by Amber W.
I am sitting on a plane, heading to LAX. Even the three letters seem glamorous. Heading to Los Angeles to appear on Ask Oprah’s Allstars. I am being interviewed, on a stage, by Dr. Phil himself. We are talking about the challenges with dating after weight loss. I have a hotel on Hollywood Blvd. I have a driver and a dress in size 8. It seems remarkable that I am sitting here, in this plane seat, just grateful that the seat belt goes around me. It fits around this new body. I don’t need to tighten it but I do, just because I can.
I remember. I remember the embarrassment of asking for a seat belt extension over 10 years ago, the last time I was on a plane. It is the fear of every obese person, having to ask for bigger thing – outside of normal, just like the large blood pressure cuff, the seat belt extension….. the 4XL thong. The fear of the scary truth that lurks in the look of disgust from the person beside you as you squeeze sideways to your seat on the plane. The person beside you with the cartoon bubble over their head that says “Oh great! I get the fat person”. They see you coming and you can see the shift of disappointment on their face as if you were carrying a crying infant with a dirty diaper. Their polite smile is thinly veiled with what may be notes of sympathy. We fat people can see it. We know that you loathe us, that you fear being near us. We know we annoy you when we spill over onto your seat. We would rather not. You experience a lot of these kinds of reactions when you are fat. You see it, mostly in the eyes.
If only they knew that I never wanted to be fat. I wanted to be “normal”, to shop at the Gap, to go on rides at the fair – arms in the air thinking only of the experience and not the burden of my weight. I couldn’t stop eating. They don’t understand that my desire to eat, my cravings, were just not nudges, gluttony or vague desires but rather a compulsion, like being driven at knife-point to “the food”.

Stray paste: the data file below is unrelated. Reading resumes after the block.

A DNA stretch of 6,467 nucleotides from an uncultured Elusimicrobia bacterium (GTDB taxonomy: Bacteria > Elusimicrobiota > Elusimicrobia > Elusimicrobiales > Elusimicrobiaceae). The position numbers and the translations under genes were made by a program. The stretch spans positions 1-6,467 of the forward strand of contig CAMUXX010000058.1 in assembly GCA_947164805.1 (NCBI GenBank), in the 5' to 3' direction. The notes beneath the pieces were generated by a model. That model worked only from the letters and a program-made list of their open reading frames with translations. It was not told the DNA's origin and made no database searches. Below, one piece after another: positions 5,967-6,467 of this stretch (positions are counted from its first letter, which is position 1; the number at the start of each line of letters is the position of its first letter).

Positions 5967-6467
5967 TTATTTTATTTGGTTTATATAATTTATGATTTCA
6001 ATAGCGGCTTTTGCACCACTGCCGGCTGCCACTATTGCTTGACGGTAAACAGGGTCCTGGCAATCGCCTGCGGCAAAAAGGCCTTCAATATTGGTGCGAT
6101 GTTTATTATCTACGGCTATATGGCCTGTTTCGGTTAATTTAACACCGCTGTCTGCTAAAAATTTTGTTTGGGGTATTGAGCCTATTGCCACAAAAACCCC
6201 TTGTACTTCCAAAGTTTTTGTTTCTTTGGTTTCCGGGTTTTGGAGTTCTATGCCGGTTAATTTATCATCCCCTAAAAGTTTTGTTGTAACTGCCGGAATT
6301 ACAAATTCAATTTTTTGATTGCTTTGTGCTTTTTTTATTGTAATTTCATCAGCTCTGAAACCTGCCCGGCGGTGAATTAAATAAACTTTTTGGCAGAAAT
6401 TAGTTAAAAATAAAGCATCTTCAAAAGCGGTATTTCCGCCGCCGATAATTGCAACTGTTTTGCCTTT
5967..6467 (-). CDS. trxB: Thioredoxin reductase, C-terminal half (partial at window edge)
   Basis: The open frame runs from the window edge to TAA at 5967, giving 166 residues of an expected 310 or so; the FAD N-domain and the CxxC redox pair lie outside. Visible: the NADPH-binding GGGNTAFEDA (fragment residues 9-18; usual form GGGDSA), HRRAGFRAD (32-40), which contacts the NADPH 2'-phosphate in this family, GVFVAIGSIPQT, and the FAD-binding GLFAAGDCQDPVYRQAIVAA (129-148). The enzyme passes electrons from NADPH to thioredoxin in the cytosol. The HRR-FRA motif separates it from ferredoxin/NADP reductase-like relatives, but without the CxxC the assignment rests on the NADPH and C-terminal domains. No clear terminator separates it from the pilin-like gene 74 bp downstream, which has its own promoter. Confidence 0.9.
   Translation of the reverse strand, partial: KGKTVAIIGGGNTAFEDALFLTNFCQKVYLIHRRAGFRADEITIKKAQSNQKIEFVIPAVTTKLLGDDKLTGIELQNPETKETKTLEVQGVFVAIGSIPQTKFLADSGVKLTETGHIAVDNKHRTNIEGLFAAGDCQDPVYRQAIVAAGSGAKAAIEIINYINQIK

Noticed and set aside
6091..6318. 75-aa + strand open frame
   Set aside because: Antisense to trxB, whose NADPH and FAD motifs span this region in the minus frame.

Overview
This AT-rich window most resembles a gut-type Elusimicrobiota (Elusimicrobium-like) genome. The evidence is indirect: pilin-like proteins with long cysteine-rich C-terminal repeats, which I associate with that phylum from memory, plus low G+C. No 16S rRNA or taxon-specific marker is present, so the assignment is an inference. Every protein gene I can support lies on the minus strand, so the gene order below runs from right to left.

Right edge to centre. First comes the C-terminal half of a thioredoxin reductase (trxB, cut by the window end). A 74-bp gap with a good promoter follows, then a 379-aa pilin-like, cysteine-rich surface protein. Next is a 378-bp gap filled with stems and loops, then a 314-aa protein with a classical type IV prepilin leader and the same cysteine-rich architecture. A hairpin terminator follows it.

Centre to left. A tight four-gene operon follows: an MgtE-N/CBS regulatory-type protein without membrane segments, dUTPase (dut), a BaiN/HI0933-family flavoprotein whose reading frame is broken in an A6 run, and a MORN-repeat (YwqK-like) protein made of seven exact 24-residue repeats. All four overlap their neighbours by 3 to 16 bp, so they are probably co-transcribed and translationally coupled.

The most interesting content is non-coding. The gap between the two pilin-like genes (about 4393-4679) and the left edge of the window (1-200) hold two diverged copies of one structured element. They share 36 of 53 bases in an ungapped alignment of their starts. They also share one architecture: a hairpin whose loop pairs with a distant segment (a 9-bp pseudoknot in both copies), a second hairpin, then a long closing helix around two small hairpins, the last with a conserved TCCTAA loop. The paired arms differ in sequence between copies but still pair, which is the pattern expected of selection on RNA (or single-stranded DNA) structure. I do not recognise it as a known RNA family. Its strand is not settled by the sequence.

The quiet, academic-looking man at the window seat smiles and I smile back. He has a book on his lap about the environment. I resist saying to him “Hi, I’m not fat”.
I haven’t travelled in over 10 years. Travelling when fat is not fun. The plane ride stuff, the forced skin exposure, the feeling even fatter after eating enough for a family of five at the all-you-can-eat-buffet. Then add to that the hot climate and physical discomfort. Walking around shopping is not an option; Thighs chaff, knees hurt, hip hurts, sweaty folds of fat and having to stop several times to rest. You would have rather been alone, safe from the judgement. The beach is like a new version of hell for a fat person. The beach is meant for “normal-sized” people. It is offensive to them when you try to join in. You can see them all thinking “beached whale” as you try to find a spot on the beach. For you peace and relaxation doesn’t exist here. For you it is in the safe rhealm of your bedroom, and the comfort of “the food”.
I remember my last binge, they say it’s important. It was 4 years and two months ago. It was take-out pizza, garlic bread, chicken wings and some dessert bread complete with icing. I was watching Oprah. They were talking about food addiction and obesity. I watched with half interest, as if I was mildly drunk.
Looking back, I was at rock bottom then. I was 320 lbs . I had lost my 30’s to obesity. Had not had a date in 10 years. I was wearing a size 4XL. 5XL was looming and I knew what came next. 6x is a new bottom, after that even shopping in my city was not possible. I would be sentenced to the freaky fat store in Toronto that went up to 12XL. From there it is “we’ll have to bury you in a piano case” stuff. Sometimes I would drive down the highway and see a place where I could imagine myself driving off the edge. I would go through the possible outcome in my my mind. Would I die or would they put me on IV where I could lose weight? Sometimes I would imagine cutting the fat off of my body. I had lost who I was and I had become a vessel needing to be fed. A shell of a person neither seeing nor feeling. My life had become the quest of “the food”.